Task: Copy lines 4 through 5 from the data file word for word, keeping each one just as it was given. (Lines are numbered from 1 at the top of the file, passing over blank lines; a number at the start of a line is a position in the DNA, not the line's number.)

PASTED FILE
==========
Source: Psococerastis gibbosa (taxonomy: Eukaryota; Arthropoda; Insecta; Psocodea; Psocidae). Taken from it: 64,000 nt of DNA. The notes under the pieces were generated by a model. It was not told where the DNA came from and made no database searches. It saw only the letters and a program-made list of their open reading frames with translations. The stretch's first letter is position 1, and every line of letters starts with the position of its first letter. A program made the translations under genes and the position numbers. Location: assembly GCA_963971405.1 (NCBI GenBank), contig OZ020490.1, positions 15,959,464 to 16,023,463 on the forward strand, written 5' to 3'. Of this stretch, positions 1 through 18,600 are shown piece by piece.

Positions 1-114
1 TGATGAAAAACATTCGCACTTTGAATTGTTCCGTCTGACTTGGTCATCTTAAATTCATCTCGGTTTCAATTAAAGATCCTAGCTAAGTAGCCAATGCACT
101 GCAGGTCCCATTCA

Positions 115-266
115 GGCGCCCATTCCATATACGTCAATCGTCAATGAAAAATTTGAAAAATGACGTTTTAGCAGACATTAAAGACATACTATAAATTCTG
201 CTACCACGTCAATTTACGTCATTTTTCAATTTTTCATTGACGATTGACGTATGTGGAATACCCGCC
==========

101 GCAGGTCCCATTCA

Positions 115-266